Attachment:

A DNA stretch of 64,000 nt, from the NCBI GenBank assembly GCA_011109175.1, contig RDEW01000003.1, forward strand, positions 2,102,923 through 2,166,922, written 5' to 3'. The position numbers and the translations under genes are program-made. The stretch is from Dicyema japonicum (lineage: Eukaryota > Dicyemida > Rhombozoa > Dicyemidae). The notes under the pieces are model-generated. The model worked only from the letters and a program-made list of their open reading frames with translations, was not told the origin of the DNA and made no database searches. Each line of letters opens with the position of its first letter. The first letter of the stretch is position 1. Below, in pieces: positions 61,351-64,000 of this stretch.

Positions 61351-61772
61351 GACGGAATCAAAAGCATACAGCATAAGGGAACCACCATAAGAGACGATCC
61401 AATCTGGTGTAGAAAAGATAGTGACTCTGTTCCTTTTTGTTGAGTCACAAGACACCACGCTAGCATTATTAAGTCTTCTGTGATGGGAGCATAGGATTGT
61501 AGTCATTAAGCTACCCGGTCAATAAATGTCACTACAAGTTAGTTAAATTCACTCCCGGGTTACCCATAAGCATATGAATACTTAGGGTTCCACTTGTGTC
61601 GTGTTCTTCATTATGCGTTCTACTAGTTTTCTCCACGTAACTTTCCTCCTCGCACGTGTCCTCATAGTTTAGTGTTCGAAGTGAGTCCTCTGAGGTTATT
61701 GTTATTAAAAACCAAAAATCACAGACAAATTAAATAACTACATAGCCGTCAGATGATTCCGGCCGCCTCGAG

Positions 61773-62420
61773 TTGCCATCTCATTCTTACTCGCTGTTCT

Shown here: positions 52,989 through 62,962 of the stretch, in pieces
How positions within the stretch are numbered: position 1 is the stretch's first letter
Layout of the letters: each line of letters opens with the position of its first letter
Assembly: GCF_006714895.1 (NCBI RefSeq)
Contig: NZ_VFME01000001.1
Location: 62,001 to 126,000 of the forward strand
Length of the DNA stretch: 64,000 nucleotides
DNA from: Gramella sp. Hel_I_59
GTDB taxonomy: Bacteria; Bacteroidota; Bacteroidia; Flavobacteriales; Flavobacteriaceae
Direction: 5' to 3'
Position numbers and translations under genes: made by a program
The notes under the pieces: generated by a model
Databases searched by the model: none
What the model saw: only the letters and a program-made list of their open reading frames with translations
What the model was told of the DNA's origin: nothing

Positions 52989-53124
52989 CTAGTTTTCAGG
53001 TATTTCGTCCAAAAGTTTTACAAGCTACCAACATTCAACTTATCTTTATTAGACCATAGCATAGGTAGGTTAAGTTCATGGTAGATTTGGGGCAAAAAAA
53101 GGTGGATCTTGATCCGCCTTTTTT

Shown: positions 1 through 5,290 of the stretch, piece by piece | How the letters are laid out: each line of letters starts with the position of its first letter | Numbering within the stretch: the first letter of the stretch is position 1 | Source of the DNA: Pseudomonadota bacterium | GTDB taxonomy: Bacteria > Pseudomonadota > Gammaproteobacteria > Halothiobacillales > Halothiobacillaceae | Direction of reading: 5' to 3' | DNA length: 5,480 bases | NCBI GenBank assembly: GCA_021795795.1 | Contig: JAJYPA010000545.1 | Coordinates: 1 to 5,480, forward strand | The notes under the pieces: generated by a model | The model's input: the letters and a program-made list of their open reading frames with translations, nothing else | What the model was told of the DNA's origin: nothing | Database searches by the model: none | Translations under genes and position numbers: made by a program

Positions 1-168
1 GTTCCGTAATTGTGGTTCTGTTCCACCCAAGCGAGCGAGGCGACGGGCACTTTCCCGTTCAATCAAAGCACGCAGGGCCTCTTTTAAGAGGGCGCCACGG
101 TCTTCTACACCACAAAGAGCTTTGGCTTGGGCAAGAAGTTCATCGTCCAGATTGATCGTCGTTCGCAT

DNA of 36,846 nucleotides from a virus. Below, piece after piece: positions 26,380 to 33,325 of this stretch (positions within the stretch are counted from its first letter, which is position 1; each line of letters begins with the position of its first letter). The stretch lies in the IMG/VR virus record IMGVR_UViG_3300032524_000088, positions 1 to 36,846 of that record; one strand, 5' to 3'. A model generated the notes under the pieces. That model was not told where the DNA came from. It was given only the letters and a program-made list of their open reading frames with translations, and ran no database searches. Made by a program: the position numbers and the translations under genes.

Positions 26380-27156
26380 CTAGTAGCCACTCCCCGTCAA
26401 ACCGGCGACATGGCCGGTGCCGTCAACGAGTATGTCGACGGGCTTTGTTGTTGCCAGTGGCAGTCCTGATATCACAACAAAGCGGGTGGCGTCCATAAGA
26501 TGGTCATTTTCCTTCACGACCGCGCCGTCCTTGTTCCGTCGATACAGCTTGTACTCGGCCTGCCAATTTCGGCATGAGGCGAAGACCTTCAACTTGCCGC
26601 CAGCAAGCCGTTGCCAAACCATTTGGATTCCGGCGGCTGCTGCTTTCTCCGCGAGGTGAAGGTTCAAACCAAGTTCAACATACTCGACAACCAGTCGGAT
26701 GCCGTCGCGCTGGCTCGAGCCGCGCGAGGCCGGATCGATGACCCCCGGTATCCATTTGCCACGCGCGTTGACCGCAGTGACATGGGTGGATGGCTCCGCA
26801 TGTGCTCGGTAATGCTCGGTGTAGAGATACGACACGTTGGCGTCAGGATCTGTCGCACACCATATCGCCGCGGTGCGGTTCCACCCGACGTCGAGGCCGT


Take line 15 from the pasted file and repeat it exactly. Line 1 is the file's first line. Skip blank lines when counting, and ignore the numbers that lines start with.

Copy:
Location: 62,001 to 126,000 of the forward strand